One other point - this list seems to be missing some systems that APTA includes. The most glaring one is northern California's Capital Corridor. But APTA even has figures for Alaska Railway (which is probably best described as a seasonal line, so that would have to be 'Noted' if it's included). I personally think that if APTA tracks it, the system should be included in this list. That was something else I was thinking about adding to the table soon. --IJBall (talk) 04:01, 21 December 2013 (UTC)

LIRR Route Length[edit]

I must point out that the route length quoted for the Long Island Railroad (LIRR) in the list is actually incorrect - the cited "700 mile" stat listed is actually the track length of the LIRR, not its route length. (This is similar to the New Jersey Transit Rail reference, which first prominently lists a "directional route miles" figure that must correspond to "track length", and then on the next page quotes a figure for "track miles maintained" which must be the figure that actually corresponds to "route length"...) Elsewhere on Wiki, I've seen a 315-mile route length quoted for the LIRR, but with no reference to back it up. So, anyone know where I can find the actual route length for the LIRR, along with a good cite to use for this stat? TIA. --IJBall (talk) 17:49, 26 March 2014 (UTC)

While I any really help with the primary question, I just wanted to pint out that I believe you are misinterpreting the NJT fugues in the source. The "track miles maintained" figure is likely not the route miles, but the number of track miles they run on that are not maintained by others, such as Amtrak's Northeast Corridor or the brief part of the Conrail Lehigh Line used by Raritan Valley Line trains. (Also possibly the Port Jervis Line west if Suffern, which is under Metro-Notth control.) At least that's what I interpret the term as. oknazevad (talk) 00:50, 27 March 2014 (UTC)
Huh. Interesting. OK, but I've still got a problem there too, because I'm guessing NJ Transit Rail isn't really +1,000 route miles either (that would make it by far the biggest commuter rail in the system, at least double the size of the next largest system!...). Which means I still don't have the correct "route miles" figure for NJ Transit, either! [sigh...] --IJBall (talk) 00:58, 27 March 2014 (UTC)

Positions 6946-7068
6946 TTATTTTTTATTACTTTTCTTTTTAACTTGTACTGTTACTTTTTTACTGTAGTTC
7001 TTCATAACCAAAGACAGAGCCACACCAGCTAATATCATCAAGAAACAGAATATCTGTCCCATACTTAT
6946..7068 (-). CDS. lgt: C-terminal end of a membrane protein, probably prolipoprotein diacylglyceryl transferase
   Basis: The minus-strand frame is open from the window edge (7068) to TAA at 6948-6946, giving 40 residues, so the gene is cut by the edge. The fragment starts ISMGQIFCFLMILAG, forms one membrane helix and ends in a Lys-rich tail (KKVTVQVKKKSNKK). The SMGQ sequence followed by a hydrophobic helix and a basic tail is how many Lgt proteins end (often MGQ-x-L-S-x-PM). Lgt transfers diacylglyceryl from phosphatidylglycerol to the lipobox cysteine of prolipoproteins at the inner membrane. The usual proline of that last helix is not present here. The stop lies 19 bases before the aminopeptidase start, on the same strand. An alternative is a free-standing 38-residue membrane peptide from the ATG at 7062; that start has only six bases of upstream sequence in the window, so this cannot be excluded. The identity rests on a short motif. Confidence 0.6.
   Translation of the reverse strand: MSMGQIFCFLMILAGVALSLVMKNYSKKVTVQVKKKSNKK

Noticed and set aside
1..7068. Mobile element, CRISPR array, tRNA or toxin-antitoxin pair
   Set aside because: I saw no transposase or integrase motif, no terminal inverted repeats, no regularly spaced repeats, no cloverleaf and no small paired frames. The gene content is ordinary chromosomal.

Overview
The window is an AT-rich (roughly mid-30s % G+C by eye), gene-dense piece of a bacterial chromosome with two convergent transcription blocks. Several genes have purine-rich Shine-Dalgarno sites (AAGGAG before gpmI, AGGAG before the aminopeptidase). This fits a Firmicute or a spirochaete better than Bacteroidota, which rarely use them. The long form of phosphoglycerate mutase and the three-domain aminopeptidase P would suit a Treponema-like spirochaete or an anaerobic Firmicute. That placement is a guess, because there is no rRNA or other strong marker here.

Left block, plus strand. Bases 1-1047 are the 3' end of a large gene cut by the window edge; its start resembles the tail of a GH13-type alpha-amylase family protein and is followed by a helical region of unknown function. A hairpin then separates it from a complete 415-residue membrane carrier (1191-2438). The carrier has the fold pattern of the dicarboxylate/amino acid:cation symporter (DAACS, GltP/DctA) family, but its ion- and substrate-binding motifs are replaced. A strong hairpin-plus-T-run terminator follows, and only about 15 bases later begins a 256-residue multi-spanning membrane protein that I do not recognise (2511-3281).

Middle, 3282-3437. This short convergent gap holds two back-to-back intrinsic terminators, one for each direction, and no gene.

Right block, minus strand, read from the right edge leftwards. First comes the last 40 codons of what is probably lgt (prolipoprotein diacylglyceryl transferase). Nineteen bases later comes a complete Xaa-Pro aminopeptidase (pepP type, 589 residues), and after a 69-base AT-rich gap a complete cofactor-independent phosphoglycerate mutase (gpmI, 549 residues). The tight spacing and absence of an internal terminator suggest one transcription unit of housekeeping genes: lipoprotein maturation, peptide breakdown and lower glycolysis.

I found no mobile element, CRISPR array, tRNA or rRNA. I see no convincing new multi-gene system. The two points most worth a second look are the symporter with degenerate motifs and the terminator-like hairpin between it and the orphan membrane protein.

By timetable, the official route length for the LIRR is 335.9 miles. Cluefinder42 (talk) 01:45, 16 April 2014 (UTC)
NJTransit operates over 398.2 miles of track, though that number is less exact. Cluefinder42 (talk) 01:53, 16 April 2014 (UTC)
Checked Metro-North too, they have 270.1 miles (East of Hudson). Cluefinder42 (talk) 02:05, 16 April 2014 (UTC)
Cool - thanks for that! Question, though - how did you come by those figures? For example, the reference currently cited for Metro-North quotes a figure of "384 route miles", and I'm leery of using a different figure there, unless another reference with this 270.1 mile figure can be produced... Thanks again! --IJBall (talk) 02:55, 16 April 2014 (UTC)
I pulled those numbers from the employee timetables. Metro-North's public timetables on their website and they list the mileage from Grand can check the math for yourself. If you include the West of Hudson Line, you can add another 60 or so miles to that figure for 329.6 miles. Whoever quoted that figure probably confused the West of Hudson lines and counted the territory south of Suffern Yard as Metro-North trackage when it's not. Cluefinder42 (talk) 21:51, 6 May 2014 (UTC)